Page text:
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It is a foregone conclusion that professional law firms try to acquire and command the most up-to-date resources to strengthen their case, put some power in their corner, or pack some extra ammunition in their can, so to speak. In this arms race, video has emerged as a strong, reliable front line option, as it balances testimonial effectiveness with convenience and time management. The deployment of video depositions is becoming increasingly recommended, and its benefits are being seen by both those firms who have used it and won as well as those who have come up against it…and lost. A picture is worth a thousand words, as the old adage says, but a moving picture speaks for itself.

Let’s take a look at three tactical advantages of a video deposition:

1. Capturing the Human Element

Any judge, juror, or attorney can read the words off of a page from a piece of testimony.  Some will read it with the proper intent behind the witness’s words, some will not, and others may read it flatly, without any bias towards any intention whatsoever, only taking the words at face value.  The sole issue in this situation is that huge margin of error that is present when the witness is not there to read out his or her own testimony.  In light of this, there is also often an admissible audio recording, but that only lowers that margin by so much.

There is still error because the testimony’s audience is not presented with a face.  They may read the melancholy words or hear the sadness of the voice, but if you really want them to fully connect, understand, and relate to that person giving that testimony, it is tantamount that you show them the tears.

The human element is most potent when the situation is given a face. Interesting fact: if a Hollywood director doesn’t want you to feel sorry for the villain and their minions or remember that they’re actually people, one tactic they use, without fail, is to give them masks.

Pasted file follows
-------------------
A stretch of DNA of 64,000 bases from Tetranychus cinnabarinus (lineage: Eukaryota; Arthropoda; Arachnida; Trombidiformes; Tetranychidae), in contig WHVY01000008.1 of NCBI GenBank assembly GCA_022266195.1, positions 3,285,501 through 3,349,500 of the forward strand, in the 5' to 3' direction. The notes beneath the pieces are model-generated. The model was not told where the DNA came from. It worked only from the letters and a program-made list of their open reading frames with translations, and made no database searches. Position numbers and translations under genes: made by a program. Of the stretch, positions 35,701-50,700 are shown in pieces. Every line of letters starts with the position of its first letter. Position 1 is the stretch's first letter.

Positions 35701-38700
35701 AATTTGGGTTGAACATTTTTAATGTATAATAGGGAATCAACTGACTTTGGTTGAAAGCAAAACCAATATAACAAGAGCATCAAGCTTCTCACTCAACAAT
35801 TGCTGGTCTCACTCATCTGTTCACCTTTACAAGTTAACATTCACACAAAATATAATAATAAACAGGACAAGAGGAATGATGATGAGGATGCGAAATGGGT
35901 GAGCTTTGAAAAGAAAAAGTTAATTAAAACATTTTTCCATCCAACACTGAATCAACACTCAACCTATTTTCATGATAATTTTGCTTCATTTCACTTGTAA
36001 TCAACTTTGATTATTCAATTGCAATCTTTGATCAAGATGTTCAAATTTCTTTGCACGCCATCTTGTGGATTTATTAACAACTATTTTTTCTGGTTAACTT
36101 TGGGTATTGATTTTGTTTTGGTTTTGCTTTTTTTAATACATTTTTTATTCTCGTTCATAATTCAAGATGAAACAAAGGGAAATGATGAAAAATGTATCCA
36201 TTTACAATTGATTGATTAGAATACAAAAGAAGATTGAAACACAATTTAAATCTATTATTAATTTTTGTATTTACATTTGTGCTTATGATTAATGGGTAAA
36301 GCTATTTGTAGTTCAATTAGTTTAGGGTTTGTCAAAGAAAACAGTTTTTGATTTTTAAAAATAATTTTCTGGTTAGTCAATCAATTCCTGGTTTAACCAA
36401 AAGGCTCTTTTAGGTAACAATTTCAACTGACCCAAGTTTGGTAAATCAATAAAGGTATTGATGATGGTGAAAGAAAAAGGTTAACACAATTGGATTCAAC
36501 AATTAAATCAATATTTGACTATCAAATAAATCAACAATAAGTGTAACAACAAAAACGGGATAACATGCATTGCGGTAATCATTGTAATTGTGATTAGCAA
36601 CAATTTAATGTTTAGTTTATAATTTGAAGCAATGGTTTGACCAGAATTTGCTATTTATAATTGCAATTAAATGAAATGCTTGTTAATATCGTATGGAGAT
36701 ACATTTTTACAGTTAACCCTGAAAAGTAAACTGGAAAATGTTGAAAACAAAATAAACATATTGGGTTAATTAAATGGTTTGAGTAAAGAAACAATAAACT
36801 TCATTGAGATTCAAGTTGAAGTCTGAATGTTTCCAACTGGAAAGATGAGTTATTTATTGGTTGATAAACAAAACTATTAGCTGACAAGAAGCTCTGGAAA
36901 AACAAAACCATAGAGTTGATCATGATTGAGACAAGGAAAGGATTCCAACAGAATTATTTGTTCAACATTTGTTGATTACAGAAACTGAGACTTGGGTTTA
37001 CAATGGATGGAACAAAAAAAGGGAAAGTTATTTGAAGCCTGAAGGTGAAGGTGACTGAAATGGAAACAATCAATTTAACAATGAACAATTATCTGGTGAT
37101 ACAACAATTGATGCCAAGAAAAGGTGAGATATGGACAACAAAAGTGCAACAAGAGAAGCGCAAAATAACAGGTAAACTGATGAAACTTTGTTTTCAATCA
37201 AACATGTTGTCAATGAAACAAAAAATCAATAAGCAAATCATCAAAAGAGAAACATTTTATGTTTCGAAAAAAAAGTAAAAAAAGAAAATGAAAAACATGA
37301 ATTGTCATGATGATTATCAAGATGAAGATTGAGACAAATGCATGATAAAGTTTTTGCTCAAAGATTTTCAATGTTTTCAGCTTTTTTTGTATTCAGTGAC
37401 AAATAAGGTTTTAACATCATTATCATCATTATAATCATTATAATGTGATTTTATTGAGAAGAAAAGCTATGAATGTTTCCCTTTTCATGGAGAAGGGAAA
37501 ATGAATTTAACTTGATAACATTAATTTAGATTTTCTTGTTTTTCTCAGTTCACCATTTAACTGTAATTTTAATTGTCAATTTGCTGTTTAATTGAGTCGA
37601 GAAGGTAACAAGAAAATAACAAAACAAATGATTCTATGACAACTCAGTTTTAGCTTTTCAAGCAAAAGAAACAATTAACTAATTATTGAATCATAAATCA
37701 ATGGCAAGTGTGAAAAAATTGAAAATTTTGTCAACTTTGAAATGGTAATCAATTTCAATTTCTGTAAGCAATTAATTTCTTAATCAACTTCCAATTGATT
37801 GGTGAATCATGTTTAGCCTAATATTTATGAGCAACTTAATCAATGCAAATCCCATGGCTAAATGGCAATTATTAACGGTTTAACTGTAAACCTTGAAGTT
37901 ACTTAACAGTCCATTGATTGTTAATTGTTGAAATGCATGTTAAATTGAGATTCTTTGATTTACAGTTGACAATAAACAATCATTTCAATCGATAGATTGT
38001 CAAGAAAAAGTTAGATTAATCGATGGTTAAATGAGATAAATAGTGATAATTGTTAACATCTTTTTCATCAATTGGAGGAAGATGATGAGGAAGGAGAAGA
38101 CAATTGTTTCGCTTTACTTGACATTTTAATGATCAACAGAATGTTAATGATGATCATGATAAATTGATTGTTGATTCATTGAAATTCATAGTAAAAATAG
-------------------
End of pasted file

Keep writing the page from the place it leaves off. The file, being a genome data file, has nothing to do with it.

video depositions capture the human element

2. Capturing the Unspoken Language

People say a lot peculiar things when they speak that don’t involve the words they use.  An ear scratch here, an unnecessary flurry of blinks there, the continual act of fidgeting when certain subjects arise.  Such things form a pattern that can be read like code, yet in the moment that pattern might not be so apparent.  With video, you have a rewind button, a pause button, and a play button.  You can literally sit there on your own time and mark every moment where the deponent’s body language betrays them.  Maybe you can’t, or choose not to, outright point out the incessant blinking and sweating, but what you can do is use this recorded information as a guide for your next line of questioning.  Where do you see that the deponent was nervous or under pressure, and is that a sign of more information to be found?

3. Capturing The Displays and Visual Context of Poor Conduct

The idealists and the inexperienced in the world of law would like to believe that everyone is simply searching for the truth according to the procedures laid down in our legal codices.  Unfortunately, this is untrue.  Court cases are adversarial by their very nature, and, as such, they can bring out the worst in people.  Name-calling, threats, pointed fingers, rude gestures, wry smiles, aggressive movements, and actual physical contact can happen in a deposition when the blood is up and there is no bailiff to keep order.  Audio of an eye witness can only count for so much when accusations fly before the judge concerning misconduct.

Have. These. Moments. On. Video.

Even if you’re not worried about misconduct, video can be used as a manner of proper enforcement of good housekeeping.  Did the deponent review all of the documents placed before them?  When they pointed at something on a picture, where exactly did they place their finger?  Remember: there is a camera present that can capture those minute, in the moment details.


A camera can and will capture every visual detail.

The camera never lies, and people will be hard-pressed to manipulate the truth presented in the footage as anything other than what’s presented.  What you take with you back to your office is the most accurate record of that moment in time to bring before the court short of doing it live, and you can replay it over and over again to your heart’s content.  When you enter a case, you can expect a fight on some scale, because not everybody plays nice, and the best thing you can do is make sure you’re at the front of that arms race.

This was originally published on the Realtime Advantage, New York City court reporters, blog.


Adam Brooks is a legal videographer and client support team member at Brooks Court Reporting, based in Mississippi, and Realtime Advantage, based in New York City.

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